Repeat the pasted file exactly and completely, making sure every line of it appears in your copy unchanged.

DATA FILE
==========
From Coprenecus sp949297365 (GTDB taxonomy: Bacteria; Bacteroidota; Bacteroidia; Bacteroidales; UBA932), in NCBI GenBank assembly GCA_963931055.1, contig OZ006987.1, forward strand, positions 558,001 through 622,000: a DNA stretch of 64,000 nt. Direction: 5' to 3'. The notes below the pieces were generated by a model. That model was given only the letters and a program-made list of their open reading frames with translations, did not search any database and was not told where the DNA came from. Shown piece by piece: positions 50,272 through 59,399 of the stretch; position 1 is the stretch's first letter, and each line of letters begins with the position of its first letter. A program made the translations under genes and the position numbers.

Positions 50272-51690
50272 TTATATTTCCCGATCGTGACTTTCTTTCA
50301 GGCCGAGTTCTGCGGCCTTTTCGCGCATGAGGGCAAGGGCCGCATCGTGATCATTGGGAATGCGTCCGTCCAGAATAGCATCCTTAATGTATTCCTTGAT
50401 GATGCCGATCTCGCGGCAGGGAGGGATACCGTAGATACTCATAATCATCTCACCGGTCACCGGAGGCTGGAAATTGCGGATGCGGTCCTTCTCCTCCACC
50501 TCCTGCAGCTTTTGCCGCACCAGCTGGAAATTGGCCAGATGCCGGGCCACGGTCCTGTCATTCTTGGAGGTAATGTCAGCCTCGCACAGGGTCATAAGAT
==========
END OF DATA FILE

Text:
From Coprenecus sp949297365 (GTDB taxonomy: Bacteria; Bacteroidota; Bacteroidia; Bacteroidales; UBA932), in NCBI GenBank assembly GCA_963931055.1, contig OZ006987.1, forward strand, positions 558,001 through 622,000: a DNA stretch of 64,000 nt. Direction: 5' to 3'. The notes below the pieces were generated by a model. That model was given only the letters and a program-made list of their open reading frames with translations, did not search any database and was not told where the DNA came from. Shown piece by piece: positions 50,272 through 59,399 of the stretch; position 1 is the stretch's first letter, and each line of letters begins with the position of its first letter. A program made the translations under genes and the position numbers.

Positions 50272-51690
50272 TTATATTTCCCGATCGTGACTTTCTTTCA
50301 GGCCGAGTTCTGCGGCCTTTTCGCGCATGAGGGCAAGGGCCGCATCGTGATCATTGGGAATGCGTCCGTCCAGAATAGCATCCTTAATGTATTCCTTGAT
50401 GATGCCGATCTCGCGGCAGGGAGGGATACCGTAGATACTCATAATCATCTCACCGGTCACCGGAGGCTGGAAATTGCGGATGCGGTCCTTCTCCTCCACC
50501 TCCTGCAGCTTTTGCCGCACCAGCTGGAAATTGGCCAGATGCCGGGCCACGGTCCTGTCATTCTTGGAGGTAATGTCAGCCTCGCACAGGGTCATAAGAT